Google is partnering with Dell to develop enterprise-friendly Chromebooks
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Google and Dell have partnered to create enterprise-oriented laptops and 2-in-1 devices running the search giant's Chrome OS, according to The Verge. This is Google's first push to get its Chromebooks into use at large enterprises.
Its operating system (OS) will challenge Windows in these deployments and offer companies a suite of tools to make Chrome OS simpler to roll out and manage. Getting its foot in the door with its cloud-heavy OS could also create an opportunity for telecoms to work with both Google and hardware partners to enable device-level connectivity.
Here's what it means: Dell will be selling a set of new Chromebooks that incorporate key enterprise support and management tools, which Google hopes will prompt corporate customers to begin or deepen their engagement with Google's cloud-based services.
Google and Dell are adding more advanced administration tools to the OS to make it enterprise-friendly. This will enable the Dell Chromebooks to be managed by tools such as VMware's Workspace One, which a company's IT team can use to manage what applications and programs are deployed to the company's hardware.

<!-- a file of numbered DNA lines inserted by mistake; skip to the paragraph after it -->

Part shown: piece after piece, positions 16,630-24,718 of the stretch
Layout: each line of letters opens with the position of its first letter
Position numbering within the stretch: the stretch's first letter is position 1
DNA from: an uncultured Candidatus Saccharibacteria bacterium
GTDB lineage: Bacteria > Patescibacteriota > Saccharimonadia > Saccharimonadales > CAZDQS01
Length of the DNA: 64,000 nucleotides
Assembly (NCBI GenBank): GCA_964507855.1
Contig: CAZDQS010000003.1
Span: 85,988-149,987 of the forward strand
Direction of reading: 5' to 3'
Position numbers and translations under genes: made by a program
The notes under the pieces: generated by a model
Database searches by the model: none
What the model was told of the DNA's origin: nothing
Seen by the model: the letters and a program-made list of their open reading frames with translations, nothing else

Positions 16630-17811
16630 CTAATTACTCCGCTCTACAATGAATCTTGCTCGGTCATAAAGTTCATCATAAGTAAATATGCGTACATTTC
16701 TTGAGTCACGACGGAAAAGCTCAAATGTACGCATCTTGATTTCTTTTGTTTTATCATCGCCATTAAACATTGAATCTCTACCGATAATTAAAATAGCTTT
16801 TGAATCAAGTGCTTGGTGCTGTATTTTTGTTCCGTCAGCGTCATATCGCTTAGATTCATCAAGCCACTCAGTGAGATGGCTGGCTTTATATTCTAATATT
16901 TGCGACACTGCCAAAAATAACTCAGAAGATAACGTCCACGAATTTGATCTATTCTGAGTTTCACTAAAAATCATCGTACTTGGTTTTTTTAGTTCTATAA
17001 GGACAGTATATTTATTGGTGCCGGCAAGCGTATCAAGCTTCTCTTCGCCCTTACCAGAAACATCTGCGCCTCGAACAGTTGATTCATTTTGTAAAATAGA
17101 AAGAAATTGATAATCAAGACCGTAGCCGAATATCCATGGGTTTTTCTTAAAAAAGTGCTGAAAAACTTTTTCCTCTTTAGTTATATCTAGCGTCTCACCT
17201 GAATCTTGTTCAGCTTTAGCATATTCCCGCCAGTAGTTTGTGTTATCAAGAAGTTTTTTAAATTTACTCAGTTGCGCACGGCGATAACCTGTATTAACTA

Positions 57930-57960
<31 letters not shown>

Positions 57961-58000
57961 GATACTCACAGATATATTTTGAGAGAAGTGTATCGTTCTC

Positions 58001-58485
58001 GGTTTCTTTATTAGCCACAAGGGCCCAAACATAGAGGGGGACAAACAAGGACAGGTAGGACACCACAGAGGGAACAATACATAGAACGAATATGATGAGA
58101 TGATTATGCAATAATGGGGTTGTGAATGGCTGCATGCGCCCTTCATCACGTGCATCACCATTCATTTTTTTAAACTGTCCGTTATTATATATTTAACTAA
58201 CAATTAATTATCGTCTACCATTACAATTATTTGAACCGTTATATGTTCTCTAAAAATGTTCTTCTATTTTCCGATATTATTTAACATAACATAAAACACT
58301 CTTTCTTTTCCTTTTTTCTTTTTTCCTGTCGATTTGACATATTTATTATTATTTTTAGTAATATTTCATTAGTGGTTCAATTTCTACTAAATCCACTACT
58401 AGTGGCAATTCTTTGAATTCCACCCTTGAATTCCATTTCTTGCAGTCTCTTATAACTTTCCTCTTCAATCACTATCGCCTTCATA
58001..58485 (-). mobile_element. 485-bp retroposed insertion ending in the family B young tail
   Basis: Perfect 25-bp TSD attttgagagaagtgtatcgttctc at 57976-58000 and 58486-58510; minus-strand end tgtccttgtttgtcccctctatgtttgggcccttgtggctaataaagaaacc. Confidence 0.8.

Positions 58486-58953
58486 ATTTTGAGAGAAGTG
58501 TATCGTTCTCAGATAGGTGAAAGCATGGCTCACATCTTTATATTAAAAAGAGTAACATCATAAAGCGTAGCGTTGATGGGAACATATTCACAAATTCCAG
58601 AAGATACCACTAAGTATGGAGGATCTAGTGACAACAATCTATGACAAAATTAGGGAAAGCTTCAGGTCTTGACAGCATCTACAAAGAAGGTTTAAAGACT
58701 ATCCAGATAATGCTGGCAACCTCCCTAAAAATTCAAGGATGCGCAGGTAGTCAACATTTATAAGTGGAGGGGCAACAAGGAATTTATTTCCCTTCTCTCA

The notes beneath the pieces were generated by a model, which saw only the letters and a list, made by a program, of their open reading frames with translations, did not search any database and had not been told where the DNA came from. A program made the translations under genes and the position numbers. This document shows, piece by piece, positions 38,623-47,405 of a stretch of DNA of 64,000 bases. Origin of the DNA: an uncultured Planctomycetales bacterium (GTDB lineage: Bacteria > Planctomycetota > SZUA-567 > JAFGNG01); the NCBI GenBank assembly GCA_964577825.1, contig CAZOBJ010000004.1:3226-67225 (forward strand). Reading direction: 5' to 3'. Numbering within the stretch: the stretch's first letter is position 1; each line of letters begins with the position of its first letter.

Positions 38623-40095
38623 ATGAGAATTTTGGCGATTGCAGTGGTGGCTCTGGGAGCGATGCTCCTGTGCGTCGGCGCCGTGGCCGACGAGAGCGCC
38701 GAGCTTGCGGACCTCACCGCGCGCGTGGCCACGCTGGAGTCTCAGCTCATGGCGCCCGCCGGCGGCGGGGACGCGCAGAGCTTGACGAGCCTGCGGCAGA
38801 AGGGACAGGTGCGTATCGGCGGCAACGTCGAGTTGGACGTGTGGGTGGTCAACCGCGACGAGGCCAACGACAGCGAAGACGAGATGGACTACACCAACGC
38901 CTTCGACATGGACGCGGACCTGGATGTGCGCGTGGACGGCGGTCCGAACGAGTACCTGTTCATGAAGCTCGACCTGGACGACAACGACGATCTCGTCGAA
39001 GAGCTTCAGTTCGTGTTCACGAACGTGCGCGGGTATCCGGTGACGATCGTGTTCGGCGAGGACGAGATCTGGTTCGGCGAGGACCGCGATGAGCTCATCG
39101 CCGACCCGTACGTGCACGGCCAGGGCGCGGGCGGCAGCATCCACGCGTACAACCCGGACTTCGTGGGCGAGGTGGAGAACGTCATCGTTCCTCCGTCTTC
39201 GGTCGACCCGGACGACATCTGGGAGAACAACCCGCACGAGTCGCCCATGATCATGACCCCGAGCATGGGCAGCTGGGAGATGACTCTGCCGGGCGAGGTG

Companies can specify which apps - either publicly available or privately developed - are included on a laptop by default, as well as automatically distribute OS updates. They can also add tools to enable connection to cloud-based virtual Windows systems, so that computing power can be allocated more efficiently.
This isn't an exclusive partnership, though. Google, per The Verge, is looking to work with other large technology original equipment manufacturers (OEMs) beyond Dell to scale up the deployment of Chromebooks at enterprises.
Because the Chromebooks are designed to integrate with and rely heavily upon Google's services, growing adoption of the devices could boost the company's bottom line as it signs new or expanded deals for cloud-based services with Chromebook customers.
The bigger picture: The potential growth of Google's connectivity-reliant Chromebooks as a legitimate choice for enterprise-scale deployment could present an opportunity for telecoms to work with Google and OEMs to ensure that these devices are always in touch with the cloud service they rely upon.
Google and Dell will offer the option to configure the initial batch of enterprise Chromebooks with LTE. These built-in LTE connections - and, in a few years time, 5G connections - will be more important for Chromebooks, which do most of their business online, than for Windows PCs, which are generally more capable offline since they have more powerful internal applications.
Companies like AT&T or Verizon could look to pursue new or expanded deals to provide connectivity to devices from the likes of Hewlett Packard Enterprise (HPE), Lenovo, Dell, or other OEMs. This would allow telecoms to add a large number of data connections and, consequently, revenue
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